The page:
Concert Reviews

Jess Cox
Alex Varkatzas and Travis Miguel of Atreyu.
Jess Cox
Mic Thompson (7) of Slipknot.

With the sudden resurgence of metal over the past few years, an onslaught of live shows has descended upon the Ann Arbor area, three of which hit Metro-Detroit this weekend. The three tours totaled enough screams to make your head bleed from the ears and more tattoos than Bike Week in Daytona. Whether it’s the incendiary guitar solos of Unearth, the emotion-packed scream of The Used or the masked mayhem of Slipknot, this weekend had a little something for each metal niche.

Thursday brought the rising metalcore quintets Atreyu and Unearth to Pontiac’s Clutch Cargos. Acrobatic guitarists and pinch harmonics filled the air of the club as the crowd moshed to the finger-tapping guitar solos of up-and-coming guitar hero, Unearth’s Buz McGrath. Equally as stunning was Ken Susi, who leaped through the air flinging his guitar like a hula hoop.

Opening with “Bleeding Mascara,” Atreyu came out with guitar riffs that would make Metallica blush. Songs like “The Remembrance Ballad” proved that even ink-covered metalheads have a soft side.

The Taste of Chaos Tour with The Used, My Chemical Romance, Killswitch Engage and a slew of others rolled into Cobo Arena Friday night.

My Chemical Romance, fronted by the boisterous Gerard Way. Strutting on stage with fake cuts scarring his face, Way seemed to be ushering in another make-up infused pop massacre, but creative chord progressions and catchy riffs filled Romance’s set with an unexpected kinetic appeal.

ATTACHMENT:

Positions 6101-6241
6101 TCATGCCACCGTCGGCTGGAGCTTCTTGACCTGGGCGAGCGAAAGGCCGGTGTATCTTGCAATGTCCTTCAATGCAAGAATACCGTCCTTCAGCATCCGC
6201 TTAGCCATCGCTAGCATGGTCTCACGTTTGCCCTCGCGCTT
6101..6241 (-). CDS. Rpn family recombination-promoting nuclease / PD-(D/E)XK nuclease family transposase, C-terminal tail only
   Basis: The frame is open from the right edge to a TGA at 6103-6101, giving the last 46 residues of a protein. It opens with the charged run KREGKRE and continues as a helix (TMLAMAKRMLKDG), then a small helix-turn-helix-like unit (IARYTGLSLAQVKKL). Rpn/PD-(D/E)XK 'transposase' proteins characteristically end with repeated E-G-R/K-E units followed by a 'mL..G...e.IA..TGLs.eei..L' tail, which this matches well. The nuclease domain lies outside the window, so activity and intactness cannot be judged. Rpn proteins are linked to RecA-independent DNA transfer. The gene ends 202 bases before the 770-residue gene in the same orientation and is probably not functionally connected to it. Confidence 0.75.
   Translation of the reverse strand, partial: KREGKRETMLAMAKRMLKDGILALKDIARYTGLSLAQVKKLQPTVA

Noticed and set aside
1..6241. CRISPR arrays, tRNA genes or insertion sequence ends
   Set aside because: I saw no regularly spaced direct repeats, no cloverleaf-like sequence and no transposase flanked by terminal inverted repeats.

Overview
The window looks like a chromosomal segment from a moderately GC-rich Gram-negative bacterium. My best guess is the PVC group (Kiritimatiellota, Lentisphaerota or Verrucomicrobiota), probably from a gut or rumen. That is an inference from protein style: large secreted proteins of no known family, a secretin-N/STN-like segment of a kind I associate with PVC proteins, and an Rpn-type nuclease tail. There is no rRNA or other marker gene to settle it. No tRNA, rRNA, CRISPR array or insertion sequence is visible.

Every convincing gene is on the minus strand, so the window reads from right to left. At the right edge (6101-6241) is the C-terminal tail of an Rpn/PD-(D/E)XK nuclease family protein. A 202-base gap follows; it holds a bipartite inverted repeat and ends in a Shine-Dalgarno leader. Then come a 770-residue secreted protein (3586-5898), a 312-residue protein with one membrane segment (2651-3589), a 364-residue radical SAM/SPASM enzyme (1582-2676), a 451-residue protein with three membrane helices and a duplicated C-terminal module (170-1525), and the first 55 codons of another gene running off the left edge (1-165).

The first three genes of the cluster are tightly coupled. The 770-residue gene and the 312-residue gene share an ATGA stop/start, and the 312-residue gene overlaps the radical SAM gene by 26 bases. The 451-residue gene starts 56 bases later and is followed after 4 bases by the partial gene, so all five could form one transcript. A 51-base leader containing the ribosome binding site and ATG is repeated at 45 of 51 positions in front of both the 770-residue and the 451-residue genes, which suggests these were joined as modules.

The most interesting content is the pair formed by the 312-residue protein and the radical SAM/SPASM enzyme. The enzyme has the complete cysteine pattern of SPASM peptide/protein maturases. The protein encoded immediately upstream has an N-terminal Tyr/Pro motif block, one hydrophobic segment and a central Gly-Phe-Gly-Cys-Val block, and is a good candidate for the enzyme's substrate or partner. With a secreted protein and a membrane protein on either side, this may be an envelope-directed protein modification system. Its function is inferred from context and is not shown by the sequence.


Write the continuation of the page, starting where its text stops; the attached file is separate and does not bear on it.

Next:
The Used headlined the show, mixing songs from their latest release In Love and Death with older songs like “The Taste of Ink,” during their hour-plus set and concluding with a joint performance with My Chemical Romance.

Slipknot brought the weekend of metal to a close at the heaviest of the three shows. Shadows Fall and Lamb of God opened with similar sounds, but their live sets were surprisingly divergent. Shadows Fall’s set was near album-quality sound, but with the exception of vocalist Brain Fair flailing dreadlocks, they lacked any real stage flair. Lamb of God’s sound came out poorly mixed, but their maniacal demeanor evened out the unflattering live sound.

Closing out the performance was the disguise-laden, eight-member Slipknot. Easily the most visually appealing performance, the masked men theatrically bounced around as their percussion sets rose on power-lifts broadening the view of the mayhem. Spotlights, projection screens and strobe lights added to the aesthetic draw, but images shown on the screens seemed to hinder and distract from their performance instead of add to it.

Already missing one of their three percussionists due to a family emergency, it seemed both fateful and surreal, when Chris Fehn broke his leg jumping off the drum platform. Returning a song later, he battled through the pain, banging his modified keg drum while hobbling on crutches. Despite what seemed like eminent signs for a terrible show, the band raged on through a 90-minute set packed with songs spanning its nearly decade-long career.

With metal on the rise and new genre off-shoots springing up weekly, metal shows are pouring into Motown. From those stuck in an ’80s lead guitar filled world, to those seeking an emotionally infused ballad fest, there is a show for everyone. Bands pour in, and sound decibels hit their peaks as bands send out the common message, let eardrums ring.

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